I wrote this post several months back and have debated sharing it with the world for a while now, however, talking about this has really helped and since this is a topic we don’t really talk about in our culture, I want to share it:
Some of you who know me in real life know that my husband and I have run into some problems while trying to start a family, and last February, we found out that we are not able to have biological kids. There were issues on both sides that I don’t want to get into here, but if you have questions, or are dealing with infertility yourself, feel free to message me and we can talk privately.
The thing with infertility is that it’s such an alienating experience- we hear about cancer survivors and talk about those who overcome addictions and the like, but infertility is rarely talked about. And even though it’s a medical problem, it’s not covered by most insurance, making treatment expensive.
Initially, we only told our parents what was going on. It wasn’t until later, when we had answers that I started talking about our infertility with friends and co-workers. I was surprised to learn just how many people at my work alone were also dealing with fertility issues, and how receptive most of them were to talking about their experiences. Being able to talk to someone who has been where I was has been most helpful not only in coming to terms with this whole ordeal, but has made me feel less alone.
One of the main reasons I didn’t talk about our infertility for a while was because I quickly learned that most people don’t know how to respond, don’t know what to say or do, when they learn of our problem. They say things like “You just need to relax and you’ll get pregnant” or my favorite “You can always adopt”. As time goes on, I’ve gotten better at rebuffing phrases like these, but they still hurt, so I thought I’d share both my feelings/experiences and how you can help, and while everyone deals with things differently, I’m hoping this will at least be a good starting point when talking to friends dealing with infertility.
First off, I feel alone- while I’ve found a few coworkers who are also dealing with fertility issues, there are so many factors that play into conceiving that our circumstances are quite different. And there’s always at least one person pregnant at my work- it’s hard to escape the constant reminder of my failure when there are baby shower posters and pregnant bellies everywhere. I work in the medical field and often see babies born into poor circumstances and can’t help but wonder why these women can have kids while my husband and I, with our stable income, loving home and strong desire for a family, can’t. I feel angry, wondering why us, why do I have to deal with this, why my body is such a failure. I feel lost- the future I envisioned is gone, changed, turned upside down.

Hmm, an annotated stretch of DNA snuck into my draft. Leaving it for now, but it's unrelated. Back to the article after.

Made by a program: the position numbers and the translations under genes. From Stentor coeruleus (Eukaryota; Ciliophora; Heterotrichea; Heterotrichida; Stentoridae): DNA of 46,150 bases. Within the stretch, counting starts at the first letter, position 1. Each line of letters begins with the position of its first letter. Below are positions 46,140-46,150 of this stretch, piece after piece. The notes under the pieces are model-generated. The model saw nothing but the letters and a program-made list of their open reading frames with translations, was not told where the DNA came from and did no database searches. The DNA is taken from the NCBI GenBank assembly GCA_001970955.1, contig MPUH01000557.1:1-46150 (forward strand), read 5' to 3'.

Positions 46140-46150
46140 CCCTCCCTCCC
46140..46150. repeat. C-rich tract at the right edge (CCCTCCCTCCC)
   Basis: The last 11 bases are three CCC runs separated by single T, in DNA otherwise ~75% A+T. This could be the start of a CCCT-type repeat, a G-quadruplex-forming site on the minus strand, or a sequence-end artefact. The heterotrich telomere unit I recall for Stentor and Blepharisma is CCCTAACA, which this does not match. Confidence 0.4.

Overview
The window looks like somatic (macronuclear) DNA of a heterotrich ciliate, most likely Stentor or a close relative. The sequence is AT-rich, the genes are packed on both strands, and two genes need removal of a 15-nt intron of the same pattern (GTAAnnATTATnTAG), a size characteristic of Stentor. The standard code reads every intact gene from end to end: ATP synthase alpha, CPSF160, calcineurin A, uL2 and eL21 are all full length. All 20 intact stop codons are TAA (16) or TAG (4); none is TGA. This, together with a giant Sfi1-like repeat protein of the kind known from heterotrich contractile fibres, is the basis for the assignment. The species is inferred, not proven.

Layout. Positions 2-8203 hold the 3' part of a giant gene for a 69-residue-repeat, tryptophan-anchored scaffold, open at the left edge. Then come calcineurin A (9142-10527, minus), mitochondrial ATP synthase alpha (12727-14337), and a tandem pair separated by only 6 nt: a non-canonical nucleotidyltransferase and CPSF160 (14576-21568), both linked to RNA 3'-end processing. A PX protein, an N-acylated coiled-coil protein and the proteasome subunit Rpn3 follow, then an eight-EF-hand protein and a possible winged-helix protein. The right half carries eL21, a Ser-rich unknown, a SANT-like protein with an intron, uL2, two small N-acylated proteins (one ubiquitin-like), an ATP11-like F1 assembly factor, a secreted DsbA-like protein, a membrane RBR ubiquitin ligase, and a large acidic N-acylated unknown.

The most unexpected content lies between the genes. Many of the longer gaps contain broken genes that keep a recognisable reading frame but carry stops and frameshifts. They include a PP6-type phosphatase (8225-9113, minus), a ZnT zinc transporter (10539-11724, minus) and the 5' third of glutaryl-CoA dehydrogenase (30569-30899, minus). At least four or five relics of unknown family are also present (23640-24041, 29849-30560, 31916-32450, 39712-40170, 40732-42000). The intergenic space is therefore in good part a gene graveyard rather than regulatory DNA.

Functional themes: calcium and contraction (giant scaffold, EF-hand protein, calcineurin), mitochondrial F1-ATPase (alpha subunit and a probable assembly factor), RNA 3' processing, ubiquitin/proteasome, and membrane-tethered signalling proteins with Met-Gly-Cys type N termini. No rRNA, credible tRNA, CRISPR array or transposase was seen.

Here’s how you can help: Listen to me- being able to talk things out helps me figure out where I want to go from here. Don’t try to fix things- hearing how someone else “solved” their infertility does nothing to help with my problems. Understand that my joking about infertility does not give you permission to joke about it as well- yes, I realized that’s probably a double standard, but I’m trying to cope and it doesn’t seem so funny when others joke about it. Offering me one of your kids isn’t nearly as funny as you think. Be honest with me- I know talking about infertility can be uncomfortable. If you’re worried you’ll say or do the wrong thing, tell me- I appreciate your willingness to try to help, and your concerns show me that you care. Understand that sometimes, I don’t want to talk. Be patient with me. Some days, I feel great. Other days, everything seems to remind me of my failure (I’ve cried more this year that I’ve ever cried before). Be patient with me- coming to terms with our situation and trying to figure out what to do next is not easy. There is no right answer, and as we decide what’s right for us, please don’t judge- none of our decisions in this matter are made lightly.
I feel like I’m on an emotional roller coaster, and while the lows are far less frequent than they were initially, I still have this hole in my heart and the wound is still quite raw. I know in time the pain I’m feeling now will lessen, I also know I won’t be the same person I was a few years ago- this will change (and has changed) my life. So celebrate the small successes with me, remind me what I am more than just infertile, and help me smile again. Also, hugs are always appreciated.